Catherine urges NHS England to meet children’s hospice promise

Newcastle North MP, Catherine McKinnell, has marked Children’s Hospice Week by calling on NHS England to keep its promise to the protect the Children’s Hospice Grant – and go further by increasing it to £25million per year – by tabling this Early Day Motion in Parliament.

Catherine – who is the co-chair of the All-Party Parliamentary Group (APPG) on Children Who Need Palliative Care – also hosted an event in Parliament, alongside the charity Together for Short Lives and APPG co-chair Dr Caroline Johnson MP, to discuss the challenging funding situation currently facing children’s hospices across the country as a result of NHS and local authority funding cuts and the rising costs of providing care.

A new report published by Together for Short Lives has found that, across England:

  • In the two years between 2016/17 and 2018/19, the funding each children’s hospice charity received from local NHS clinical commissioning groups (CCGs) reduced on average by more than £7,000 – a 2% cut from £371,303 to £364,076.
  • In the last year, between 2017/18 and 2018/19, nearly three quarters (74%) of children’s hospice charities experienced a real-terms cut (a cut, freeze or increase below 1.8%) in the money they received from CCGs. Over half (56%) of children’s hospice charities experienced cuts or freezes in CCG funding in cash terms.
  • Funding is also very patchy and varies widely across local areas: 15% of children’s hospice charities receive nothing at all from their CCGs.
  • The money that each children’s hospice has to spend each year to meet the needs of seriously ill children and their families has grown to an average of £3,681,442 – a 4.5% increase between 2016/17 and 2018/19, faster than the rate of inflation.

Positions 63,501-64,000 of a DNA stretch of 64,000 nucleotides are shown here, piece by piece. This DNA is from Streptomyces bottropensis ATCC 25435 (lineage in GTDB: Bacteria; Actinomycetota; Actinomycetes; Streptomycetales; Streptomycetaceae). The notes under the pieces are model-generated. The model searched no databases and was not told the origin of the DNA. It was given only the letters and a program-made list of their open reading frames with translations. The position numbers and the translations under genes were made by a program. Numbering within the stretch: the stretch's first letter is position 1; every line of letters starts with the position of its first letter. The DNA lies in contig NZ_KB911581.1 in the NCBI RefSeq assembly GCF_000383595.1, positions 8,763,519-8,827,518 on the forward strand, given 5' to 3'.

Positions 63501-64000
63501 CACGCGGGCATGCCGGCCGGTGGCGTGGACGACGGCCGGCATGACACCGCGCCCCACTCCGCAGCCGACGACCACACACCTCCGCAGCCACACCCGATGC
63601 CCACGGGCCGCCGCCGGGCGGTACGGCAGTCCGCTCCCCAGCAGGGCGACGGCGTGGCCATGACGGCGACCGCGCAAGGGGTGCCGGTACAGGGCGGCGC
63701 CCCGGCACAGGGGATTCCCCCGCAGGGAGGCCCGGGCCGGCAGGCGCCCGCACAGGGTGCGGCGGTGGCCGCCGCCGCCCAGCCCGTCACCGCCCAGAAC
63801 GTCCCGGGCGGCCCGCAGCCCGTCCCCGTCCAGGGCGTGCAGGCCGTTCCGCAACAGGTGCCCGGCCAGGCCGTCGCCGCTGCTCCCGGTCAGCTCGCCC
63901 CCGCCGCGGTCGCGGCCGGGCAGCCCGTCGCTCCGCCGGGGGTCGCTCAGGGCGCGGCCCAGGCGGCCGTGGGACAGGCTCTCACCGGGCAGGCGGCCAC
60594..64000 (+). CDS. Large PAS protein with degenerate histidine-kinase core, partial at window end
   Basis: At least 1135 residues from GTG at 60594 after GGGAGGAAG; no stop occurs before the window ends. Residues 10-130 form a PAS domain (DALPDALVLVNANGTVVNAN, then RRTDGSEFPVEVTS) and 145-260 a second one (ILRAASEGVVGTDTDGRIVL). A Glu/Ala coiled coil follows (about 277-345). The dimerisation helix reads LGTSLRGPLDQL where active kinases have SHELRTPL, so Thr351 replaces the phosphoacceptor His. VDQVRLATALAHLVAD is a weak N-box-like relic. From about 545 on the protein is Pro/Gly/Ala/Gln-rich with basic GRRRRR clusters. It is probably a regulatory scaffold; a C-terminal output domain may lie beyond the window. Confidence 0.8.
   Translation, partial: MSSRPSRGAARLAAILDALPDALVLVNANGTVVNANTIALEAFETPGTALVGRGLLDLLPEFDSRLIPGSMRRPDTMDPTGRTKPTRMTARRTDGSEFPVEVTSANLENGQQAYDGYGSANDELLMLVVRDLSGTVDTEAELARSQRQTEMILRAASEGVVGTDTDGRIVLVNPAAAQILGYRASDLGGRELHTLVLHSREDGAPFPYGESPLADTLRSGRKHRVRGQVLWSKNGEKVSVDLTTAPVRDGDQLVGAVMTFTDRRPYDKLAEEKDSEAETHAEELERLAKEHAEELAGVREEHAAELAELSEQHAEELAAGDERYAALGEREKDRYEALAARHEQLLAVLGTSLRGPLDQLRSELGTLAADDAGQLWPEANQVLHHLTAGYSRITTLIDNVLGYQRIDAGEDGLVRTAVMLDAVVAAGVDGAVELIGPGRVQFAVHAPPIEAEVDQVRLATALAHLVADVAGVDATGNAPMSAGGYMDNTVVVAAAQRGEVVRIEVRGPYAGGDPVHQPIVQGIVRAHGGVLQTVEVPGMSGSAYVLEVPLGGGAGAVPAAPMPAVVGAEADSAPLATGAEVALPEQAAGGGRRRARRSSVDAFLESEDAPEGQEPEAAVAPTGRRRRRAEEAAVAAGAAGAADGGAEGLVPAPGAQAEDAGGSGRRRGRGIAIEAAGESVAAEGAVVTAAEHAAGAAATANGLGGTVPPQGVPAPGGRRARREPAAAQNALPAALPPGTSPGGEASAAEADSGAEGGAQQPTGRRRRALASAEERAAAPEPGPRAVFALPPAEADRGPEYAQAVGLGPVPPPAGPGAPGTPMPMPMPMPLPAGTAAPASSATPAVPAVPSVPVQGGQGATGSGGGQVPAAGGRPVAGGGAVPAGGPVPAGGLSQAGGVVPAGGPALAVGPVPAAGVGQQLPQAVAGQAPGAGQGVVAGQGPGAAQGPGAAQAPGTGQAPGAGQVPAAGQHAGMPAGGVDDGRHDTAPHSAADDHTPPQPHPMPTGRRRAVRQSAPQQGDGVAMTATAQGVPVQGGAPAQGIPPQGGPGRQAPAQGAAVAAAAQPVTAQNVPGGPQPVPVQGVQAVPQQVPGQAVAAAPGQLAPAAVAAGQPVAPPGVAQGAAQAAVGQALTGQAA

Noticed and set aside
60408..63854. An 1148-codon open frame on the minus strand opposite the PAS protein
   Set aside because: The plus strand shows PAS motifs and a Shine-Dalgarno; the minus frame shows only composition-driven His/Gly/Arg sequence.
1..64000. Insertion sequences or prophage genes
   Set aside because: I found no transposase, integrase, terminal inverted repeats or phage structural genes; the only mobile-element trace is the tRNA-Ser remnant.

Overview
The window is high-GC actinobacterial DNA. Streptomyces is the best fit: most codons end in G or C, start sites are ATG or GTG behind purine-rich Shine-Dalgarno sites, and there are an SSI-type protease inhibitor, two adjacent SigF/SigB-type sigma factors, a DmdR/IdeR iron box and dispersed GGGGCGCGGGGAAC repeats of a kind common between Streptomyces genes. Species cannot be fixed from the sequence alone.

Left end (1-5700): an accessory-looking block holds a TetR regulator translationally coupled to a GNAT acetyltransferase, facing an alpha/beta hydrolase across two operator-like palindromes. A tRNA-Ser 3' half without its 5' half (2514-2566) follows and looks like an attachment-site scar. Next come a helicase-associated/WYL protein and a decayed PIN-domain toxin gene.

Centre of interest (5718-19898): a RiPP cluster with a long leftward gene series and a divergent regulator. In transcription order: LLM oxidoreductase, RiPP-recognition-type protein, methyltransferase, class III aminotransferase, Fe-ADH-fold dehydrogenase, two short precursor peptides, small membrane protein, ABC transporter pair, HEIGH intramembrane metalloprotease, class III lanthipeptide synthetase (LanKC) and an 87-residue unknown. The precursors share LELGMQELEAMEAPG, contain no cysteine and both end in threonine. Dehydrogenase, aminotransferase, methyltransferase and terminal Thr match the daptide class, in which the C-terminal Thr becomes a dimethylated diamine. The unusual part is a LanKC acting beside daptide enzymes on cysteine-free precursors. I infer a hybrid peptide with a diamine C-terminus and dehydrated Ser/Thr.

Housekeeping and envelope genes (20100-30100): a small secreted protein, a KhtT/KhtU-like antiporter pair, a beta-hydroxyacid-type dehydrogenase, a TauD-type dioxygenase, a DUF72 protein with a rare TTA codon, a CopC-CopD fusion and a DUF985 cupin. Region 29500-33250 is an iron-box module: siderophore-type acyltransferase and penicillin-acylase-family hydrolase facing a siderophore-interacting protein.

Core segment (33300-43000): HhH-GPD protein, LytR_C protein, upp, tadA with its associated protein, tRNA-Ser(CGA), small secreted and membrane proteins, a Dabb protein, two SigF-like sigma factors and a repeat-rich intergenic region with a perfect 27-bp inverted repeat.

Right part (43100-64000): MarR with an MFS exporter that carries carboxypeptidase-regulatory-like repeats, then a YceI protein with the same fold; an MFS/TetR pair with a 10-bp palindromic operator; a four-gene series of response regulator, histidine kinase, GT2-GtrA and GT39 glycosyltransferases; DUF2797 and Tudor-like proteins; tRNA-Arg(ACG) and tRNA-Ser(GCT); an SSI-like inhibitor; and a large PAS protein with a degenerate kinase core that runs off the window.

• This combination of falling CCG funding and increasing costs is hitting our most vulnerable children and their families: a fifth (19%) of children’s hospice charities are cutting vital short breaks for respite.

There are around 49,000 babies, children and young people living in the UK with health conditions that are life-limiting or life-threatening – and that number is rising. Many of these children have complex conditions and need specialist care 24 hours a day, seven days a week.

The Chief Executive of NHS England, Simon Stevens, had announced on 27th December that, over the next five years, up to £7million additional funding would be made available to children’s hospices each year on top of the existing £11million Children’s Hospice Grant, if local CCGs also provide additional match funding. However, NHS England subsequently rowed back on this promise in its Long Term Plan, which stated that the additional funding will also be made available to other, non-hospice palliative care services.

Catherine said:

Children’s hospices across the country – including St Oswald’s in Newcastle – provide absolutely crucial support to seriously ill children and their families, with very little contribution from the state. They receive enormous support from local communities to keep these important services open, but the long-term sustainability of these organisations – and the very specialist clinical care they provide – really shouldn’t have to rely on never-ending fundraising drives and the public’s generosity. Children with life-limiting conditions and their families don’t have time to waste during what can be the most challenging time imaginable.

‘I’m really proud to celebrate the fantastic work that children’s hospices do, and to continue to press for that to be finally reflected in fair and sustainable funding.’

 Andy Fletcher, Chief Executive of Together for Short Lives, said:

‘All children’s palliative care services, delivered in hospitals, children’s hospices and the community, need equitable and sustainable funding. However, children’s hospices in England are facing a dangerous cocktail of growing costs and declining, patchy NHS funding, which is putting their long-term future at risk. It is simply not sustainable to expect specialist children’s palliative care services provided by children’s hospices to be funded by charity reserves and the generosity of the public. It is time for Simon Stevens to make good on the commitment he made at Christmas by protecting the grant and increase NHS funding for children’s hospices.’